Power outages have become an all-too-common occurrence, with many businesses experiencing frequent disruptions to their power supply. Power cuts such as todays can result in lost productivity, damaged equipment, and reduced customer satisfaction, all of which are impacting the bottom line of local businesses.

The situation is particularly concerning for small businesses, who do not have the resources to invest in backup power solutions or absorb the costs associated with lost revenue and equipment damage.  Power cuts have immediate and direct financial consequences for small business owners.  GFSB Members commented;

We rely heavily on the shop having power to accommodate our upwards of 20 clients per day. With the most recent outage we had to send 4 clients away with wet hair, which also costs us around £300 in lost revenue”. 

GFSB Member: Hairdressing and Beauty Sector

These sudden power cuts are happening too often and without warning.  This morning Main Street was full of tourists just off two cruise liners in port.  Some asked if this is a regular occurrence in Gib.  Others were hesitant to enter a dark shop.  My shop lost business to card paying customers as the broadband system was down.  I’m sure many other shops have lost business too.  I have another shop where we have 4g card machines, so at least those customers could pay by card.  I will now equip all our shops with 4g card terminals.   But this is an added unnecessary expense”

GFSB Member: Retail Industry

“On top loss of direct sales because we can’t finish, serve or sell out product, we suffer losses from having to dispose of half cooked food in our ovens.  Our equipment also regularly suffers damage from power cuts – today it was the fire alarm system that got damaged when power eventually returned. We will need to spend money to fix it.  At a time when the cost of produce and overheads are going up at a rate we simply can’t absorb or plan for, the continuing power cuts just rub salt in the wound.”

GFSB Member: Catering Industry

“As a small business owner, power outages have a significant impact on our day-to-day operations, causing a variety of problems, from lost productivity to lost revenue. Without power, my business comes to a complete standstill as we rely heavily on electronic equipment and computers. This not only causes missed deadlines, unhappy customers and lost revenue, but also damages our reputation with customers who depend on us. Even after power is restored, the disruption caused by outages can lead to a loss of productivity, low morale, and employee frustration. It is very hard to plan for and mitigate the effects of power outages, and the cost to invest in backup generators or uninterruptible power supplies (UPS) is too prohibitive for small businesses. I understand that power outages are a complex issue, but I believe that more can be done to mitigate their effects on small businesses like mine”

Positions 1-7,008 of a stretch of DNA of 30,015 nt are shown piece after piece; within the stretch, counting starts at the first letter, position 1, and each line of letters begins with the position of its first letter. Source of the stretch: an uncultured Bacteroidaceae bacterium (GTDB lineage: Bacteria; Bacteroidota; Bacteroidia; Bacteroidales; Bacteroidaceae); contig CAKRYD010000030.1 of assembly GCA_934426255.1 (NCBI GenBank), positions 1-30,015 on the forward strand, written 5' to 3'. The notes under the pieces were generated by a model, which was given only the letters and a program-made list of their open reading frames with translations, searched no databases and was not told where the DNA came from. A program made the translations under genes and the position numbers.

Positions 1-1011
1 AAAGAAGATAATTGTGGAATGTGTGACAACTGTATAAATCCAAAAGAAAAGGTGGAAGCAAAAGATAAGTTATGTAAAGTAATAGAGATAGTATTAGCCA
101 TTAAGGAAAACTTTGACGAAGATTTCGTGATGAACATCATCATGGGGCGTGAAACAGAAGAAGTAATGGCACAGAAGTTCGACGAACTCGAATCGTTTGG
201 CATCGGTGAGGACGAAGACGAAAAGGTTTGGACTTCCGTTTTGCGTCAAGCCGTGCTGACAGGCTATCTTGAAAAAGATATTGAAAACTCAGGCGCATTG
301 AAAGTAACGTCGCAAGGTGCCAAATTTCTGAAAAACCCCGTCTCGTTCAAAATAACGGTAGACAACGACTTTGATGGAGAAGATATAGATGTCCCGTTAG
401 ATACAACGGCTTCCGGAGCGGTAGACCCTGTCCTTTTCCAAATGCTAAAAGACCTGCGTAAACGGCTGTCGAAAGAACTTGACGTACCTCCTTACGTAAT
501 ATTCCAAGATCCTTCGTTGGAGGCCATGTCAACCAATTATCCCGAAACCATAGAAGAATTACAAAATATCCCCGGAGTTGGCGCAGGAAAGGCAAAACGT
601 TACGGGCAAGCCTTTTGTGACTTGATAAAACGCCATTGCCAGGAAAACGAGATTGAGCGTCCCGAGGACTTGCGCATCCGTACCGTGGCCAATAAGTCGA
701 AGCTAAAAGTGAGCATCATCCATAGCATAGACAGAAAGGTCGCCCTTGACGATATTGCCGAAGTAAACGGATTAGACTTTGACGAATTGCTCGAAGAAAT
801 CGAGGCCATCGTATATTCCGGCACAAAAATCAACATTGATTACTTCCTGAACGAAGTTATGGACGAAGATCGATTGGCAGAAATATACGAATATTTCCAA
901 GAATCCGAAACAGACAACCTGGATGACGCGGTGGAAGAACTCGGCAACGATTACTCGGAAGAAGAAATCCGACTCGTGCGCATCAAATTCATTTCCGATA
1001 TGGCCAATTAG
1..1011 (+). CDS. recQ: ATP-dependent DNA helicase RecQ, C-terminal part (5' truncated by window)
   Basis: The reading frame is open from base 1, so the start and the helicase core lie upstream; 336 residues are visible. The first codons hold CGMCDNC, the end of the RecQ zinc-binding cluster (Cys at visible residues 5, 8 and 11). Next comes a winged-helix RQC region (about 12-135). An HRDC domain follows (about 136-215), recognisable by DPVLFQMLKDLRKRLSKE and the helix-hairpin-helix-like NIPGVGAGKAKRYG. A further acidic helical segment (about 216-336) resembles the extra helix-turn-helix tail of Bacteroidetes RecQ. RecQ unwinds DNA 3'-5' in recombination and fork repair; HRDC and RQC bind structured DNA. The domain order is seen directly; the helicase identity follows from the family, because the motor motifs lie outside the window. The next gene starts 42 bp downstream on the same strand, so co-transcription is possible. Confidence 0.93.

GFSB Member: Online Business Owner

“Without electricity, we cannot work on our systems, process orders, invoicing etc.. delays our days work and we have to retain workers where possible to work overtime at extra costs to our business, so we are able to deliver on commitments and not let our customers down.”

GFSB Member: Distribution Business


Press release ends.

GFSB Elections Wish list 2022/23

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We want to make Gibraltar an attractive place to do business, keeping costs and bureaucracy down as much as possible.

It needs to be easy for businesses to start and flourish.

We believe the Government can really help to encourage businesses which in turn help Gibraltar PLC.

Below we have gathered a wish list from members of things we would all like to see.



Social Insurance contributions.

Government to commit that there will be no further increases above inflation, and these to always be in July to tie in with the Tax Year and most companies’ financial year. To considerably lower the lowest threshold of SI contributions for those self-employed and part-time workers to promote employment within these categories, without the consequences of forfeiting the majority of the wage earnt to tax contributions.

No above-inflation increases to utilities or minimum wage.

A review of the import duty rates and guidelines.

Possibility of lower rates for local traders as opposed to personal imports on some retail items.

Simplify the whole process and unify rates significantly.

Gibraltar Business Nurturing Scheme.